Quite the contrary. In Africa’s oral traditions, or what some prefer to call pre-colonial literature, women were highly respected, women were revered as queens, as warriors. Examples include Queen Amina of Zaria, Idia of the Bini Kingdom, and Queen Moremi of Ife. Women determined if other women gave birth as in the case of fertility goddesses, women determined if the harvest would be fruitful or not, as in the case of Ala, the Igbo goddess of the earth. It leaves us the question,
what happened in the colonial years?
We do not know. Perhaps the worship of goddesses declined as organized and foreign religion spread. Perhaps the religions that came and interpreted the role of women to the background began the disregard of women across all spheres. We know, however, that if something was hard for men, it was twice as hard for women. In the dying days of the colonial era, when Achebe decided to tell Africa’s story from Africa’s perspective, he told it as it were. Not deliberately kicking women to the curb, but only emphasizing their role as he could. Perhaps this was the beginning of the portrayal of women as beings who could not find themselves unless they were tied to a man. Women whose sun rose and set on the heels of a man. Perhaps it was tradition, perhaps it was a deeply set form of patriarchy, we cannot say for sure.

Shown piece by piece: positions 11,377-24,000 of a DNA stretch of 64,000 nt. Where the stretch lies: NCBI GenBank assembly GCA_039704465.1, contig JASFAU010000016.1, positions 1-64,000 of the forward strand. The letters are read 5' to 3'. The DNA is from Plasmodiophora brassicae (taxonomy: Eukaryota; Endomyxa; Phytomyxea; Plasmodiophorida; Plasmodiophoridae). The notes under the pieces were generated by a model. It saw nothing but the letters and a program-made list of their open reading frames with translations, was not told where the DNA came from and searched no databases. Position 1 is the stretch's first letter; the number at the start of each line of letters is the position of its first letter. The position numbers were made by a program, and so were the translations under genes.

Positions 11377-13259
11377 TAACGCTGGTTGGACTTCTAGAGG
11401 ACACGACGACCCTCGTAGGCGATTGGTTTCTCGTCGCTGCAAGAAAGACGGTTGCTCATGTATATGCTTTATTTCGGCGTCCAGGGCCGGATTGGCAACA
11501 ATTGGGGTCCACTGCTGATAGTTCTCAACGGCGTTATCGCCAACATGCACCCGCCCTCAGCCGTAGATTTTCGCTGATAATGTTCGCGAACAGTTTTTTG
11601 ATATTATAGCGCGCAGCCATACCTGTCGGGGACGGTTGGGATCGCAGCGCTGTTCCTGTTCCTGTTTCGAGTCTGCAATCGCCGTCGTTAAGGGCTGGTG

But, soon enough, after most African countries gained their independence, the tides began to turn. Even as the feminist wave and the civil rights era kicked in around the world and activism began to knock on the doors of writers. Women realized that their stories had to be told from their own perspective. Women had to crucify themselves, bury themselves, and raise themselves healed. Women knew that if they allowed men to write their stories, their daughters, and indeed the daughters of Africa would not be the force that they are today.
The Women Coalition
This awakening birthed Flora Nwapa, Mariama Ba, Buchi Emecheta, Nadine Gordimer, Ama Ata Aidoo, Chimamanda Adichie, Marguerite Abouet, Lola Shoneyin, Yaa Gyasi, NoViolet Bulawayo, Jennifer Makumbi, Nawal El Sadaawi, and all the other women who have defined African literature. These women have defined women by women for the world to see. Because of them, women are not afraid to be themselves anymore. Some might call it a feminist coalition, but it is indeed because of these women that girls from Africa can own themselves, can be their full selves without shame or remorse.